When it comes to treating heart attacks, doing the right thing doesn't count for much if doctors dawdle.

For a heart attack caused by a sudden blockage of an artery that feeds the pumping muscle, cardiologists agree that busting it up with an inflatable catheter should be done as soon as possible. The goal: treatment within 90 minutes of the patient arriving at the hospital.

Anyone who flies on an airplane should like some new government regulations that took effect Tuesday. Passengers who get involuntarily bumped will be entitled to more compensation, and airlines face stiffer penalties for long tarmac delays on international flights.

The new rules are aimed at making flying more convenient and hassle-free, according to the Department of Transportation. Secretary Ray LaHood says the new passenger protections will "help ensure that air travelers receive the respect they deserve before, during and after their flight."

A New York judge dismissed the sexual assault case against the former head of the International Monetary Fund. The charges, reports the AP, were officially dismissed after a New York appeals court denied the accuser's request for a special prosecutor.

Yesterday, prosecutors asked the judge to drop the charges against Dominique Strauss-Kahn, because of issues with the credibility of his accuser.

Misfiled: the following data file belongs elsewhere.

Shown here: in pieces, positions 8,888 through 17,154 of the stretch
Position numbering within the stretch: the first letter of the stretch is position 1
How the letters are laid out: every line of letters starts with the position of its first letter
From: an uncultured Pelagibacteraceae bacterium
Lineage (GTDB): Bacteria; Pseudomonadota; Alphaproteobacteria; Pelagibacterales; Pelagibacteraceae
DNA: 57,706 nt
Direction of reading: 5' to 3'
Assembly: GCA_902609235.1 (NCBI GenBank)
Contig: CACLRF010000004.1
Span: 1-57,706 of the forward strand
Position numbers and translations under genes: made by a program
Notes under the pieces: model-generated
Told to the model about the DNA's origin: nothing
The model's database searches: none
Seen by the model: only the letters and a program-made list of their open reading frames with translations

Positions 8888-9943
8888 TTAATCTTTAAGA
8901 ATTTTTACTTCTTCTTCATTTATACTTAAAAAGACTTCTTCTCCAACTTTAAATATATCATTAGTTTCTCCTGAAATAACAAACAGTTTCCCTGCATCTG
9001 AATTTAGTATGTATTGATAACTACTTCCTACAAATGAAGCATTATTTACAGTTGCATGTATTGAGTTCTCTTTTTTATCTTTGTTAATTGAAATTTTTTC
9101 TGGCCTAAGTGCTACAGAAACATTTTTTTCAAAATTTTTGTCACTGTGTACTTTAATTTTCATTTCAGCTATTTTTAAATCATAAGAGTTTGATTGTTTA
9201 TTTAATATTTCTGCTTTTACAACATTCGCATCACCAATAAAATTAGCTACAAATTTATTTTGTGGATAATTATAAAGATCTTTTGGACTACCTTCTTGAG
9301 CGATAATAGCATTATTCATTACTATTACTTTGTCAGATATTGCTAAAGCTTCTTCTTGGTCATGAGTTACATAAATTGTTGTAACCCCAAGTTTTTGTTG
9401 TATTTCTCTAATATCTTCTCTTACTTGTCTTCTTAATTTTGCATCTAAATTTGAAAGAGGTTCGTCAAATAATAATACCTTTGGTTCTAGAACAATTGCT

The AP adds:

Beauty Shop: DSK, Kardashian, 'Colombiana'

Aug 23, 2011

Copyright 2018 NPR. To see more, visit http://www.npr.org/.

MICHEL MARTIN, host: I'm Michel Martin and this is TELL ME MORE from NPR News.

Now we step into the Beauty Shop. That's where we get a woman's perspective on the things happening in the news.

Fighting Rages On Inside Tripoli

Aug 23, 2011

Copyright 2018 NPR. To see more, visit http://www.npr.org/.

Copyright 2018 NPR. To see more, visit http://www.npr.org/.

Britain's phone hacking scandal took another sharp turn today, after the BBC reported that a former editor at News of the World received payment from News International, even after he took a job as the Prime Minister's top press aide.

The BBC reports:

These payments were part of his severance package, under what is known as a "compromise agreement".

When Clyde Jackson's wife took a $6 hourly pay cut several years ago, it was the beginning of his rapid descent from two-time homeowner to renter in an apartment complex in the working-class Washington, D.C., suburb of Greenbelt, Md.

Jackson, 51, is an African-American father of three who works for a local government sanitation agency. In December, he lost a three-bedroom brick home to foreclosure. He purchased the house for $245,000 in 2004.

The thousands of visitors at the Martin Luther King Jr. Memorial in Washington this week will reflect on the controversial likeness of the man, his legacy and the significance of the first nonpresident — and first African-American — immortalized on the National Mall.

But most of them probably won't know who built it.

Two years into the economic recovery, the housing market is still showing signs of struggle. New numbers released by the Commerce Department today showed that purchases of new homes fell 0.7 percent in July and hit the lowest level in five months.